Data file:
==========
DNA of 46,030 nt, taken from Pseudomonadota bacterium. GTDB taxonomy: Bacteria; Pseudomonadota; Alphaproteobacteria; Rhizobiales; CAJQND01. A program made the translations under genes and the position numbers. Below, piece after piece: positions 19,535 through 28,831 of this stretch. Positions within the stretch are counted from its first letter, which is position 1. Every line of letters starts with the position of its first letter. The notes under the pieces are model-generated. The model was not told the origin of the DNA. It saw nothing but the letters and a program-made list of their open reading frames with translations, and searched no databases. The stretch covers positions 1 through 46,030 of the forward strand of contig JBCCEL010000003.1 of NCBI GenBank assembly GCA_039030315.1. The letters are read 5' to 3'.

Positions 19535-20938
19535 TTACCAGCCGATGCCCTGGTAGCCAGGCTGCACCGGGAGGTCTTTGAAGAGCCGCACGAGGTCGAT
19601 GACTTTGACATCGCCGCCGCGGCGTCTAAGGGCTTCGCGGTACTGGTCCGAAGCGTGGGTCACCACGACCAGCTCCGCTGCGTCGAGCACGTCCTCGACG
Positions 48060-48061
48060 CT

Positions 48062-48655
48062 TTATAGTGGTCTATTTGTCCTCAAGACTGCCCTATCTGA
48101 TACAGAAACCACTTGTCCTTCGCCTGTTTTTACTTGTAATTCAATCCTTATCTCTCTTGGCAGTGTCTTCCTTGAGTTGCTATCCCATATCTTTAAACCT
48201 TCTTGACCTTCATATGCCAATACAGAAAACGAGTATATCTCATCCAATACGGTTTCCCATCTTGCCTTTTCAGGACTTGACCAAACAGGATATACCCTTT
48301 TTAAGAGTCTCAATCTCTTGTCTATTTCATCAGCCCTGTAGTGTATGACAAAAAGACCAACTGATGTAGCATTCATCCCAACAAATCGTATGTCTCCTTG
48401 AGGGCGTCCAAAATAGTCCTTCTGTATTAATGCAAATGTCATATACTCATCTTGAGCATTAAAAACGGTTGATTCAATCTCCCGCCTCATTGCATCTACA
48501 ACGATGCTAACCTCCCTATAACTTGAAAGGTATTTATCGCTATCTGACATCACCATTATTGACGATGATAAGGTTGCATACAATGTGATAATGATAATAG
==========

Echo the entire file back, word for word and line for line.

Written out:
DNA of 46,030 nt, taken from Pseudomonadota bacterium. GTDB taxonomy: Bacteria; Pseudomonadota; Alphaproteobacteria; Rhizobiales; CAJQND01. A program made the translations under genes and the position numbers. Below, piece after piece: positions 19,535 through 28,831 of this stretch. Positions within the stretch are counted from its first letter, which is position 1. Every line of letters starts with the position of its first letter. The notes under the pieces are model-generated. The model was not told the origin of the DNA. It saw nothing but the letters and a program-made list of their open reading frames with translations, and searched no databases. The stretch covers positions 1 through 46,030 of the forward strand of contig JBCCEL010000003.1 of NCBI GenBank assembly GCA_039030315.1. The letters are read 5' to 3'.

Positions 19535-20938
19535 TTACCAGCCGATGCCCTGGTAGCCAGGCTGCACCGGGAGGTCTTTGAAGAGCCGCACGAGGTCGAT
19601 GACTTTGACATCGCCGCCGCGGCGTCTAAGGGCTTCGCGGTACTGGTCCGAAGCGTGGGTCACCACGACCAGCTCCGCTGCGTCGAGCACGTCCTCGACG
Positions 48060-48061
48060 CT

Positions 48062-48655
48062 TTATAGTGGTCTATTTGTCCTCAAGACTGCCCTATCTGA
48101 TACAGAAACCACTTGTCCTTCGCCTGTTTTTACTTGTAATTCAATCCTTATCTCTCTTGGCAGTGTCTTCCTTGAGTTGCTATCCCATATCTTTAAACCT
48201 TCTTGACCTTCATATGCCAATACAGAAAACGAGTATATCTCATCCAATACGGTTTCCCATCTTGCCTTTTCAGGACTTGACCAAACAGGATATACCCTTT
48301 TTAAGAGTCTCAATCTCTTGTCTATTTCATCAGCCCTGTAGTGTATGACAAAAAGACCAACTGATGTAGCATTCATCCCAACAAATCGTATGTCTCCTTG
48401 AGGGCGTCCAAAATAGTCCTTCTGTATTAATGCAAATGTCATATACTCATCTTGAGCATTAAAAACGGTTGATTCAATCTCCCGCCTCATTGCATCTACA
48501 ACGATGCTAACCTCCCTATAACTTGAAAGGTATTTATCGCTATCTGACATCACCATTATTGACGATGATAAGGTTGCATACAATGTGATAATGATAATAG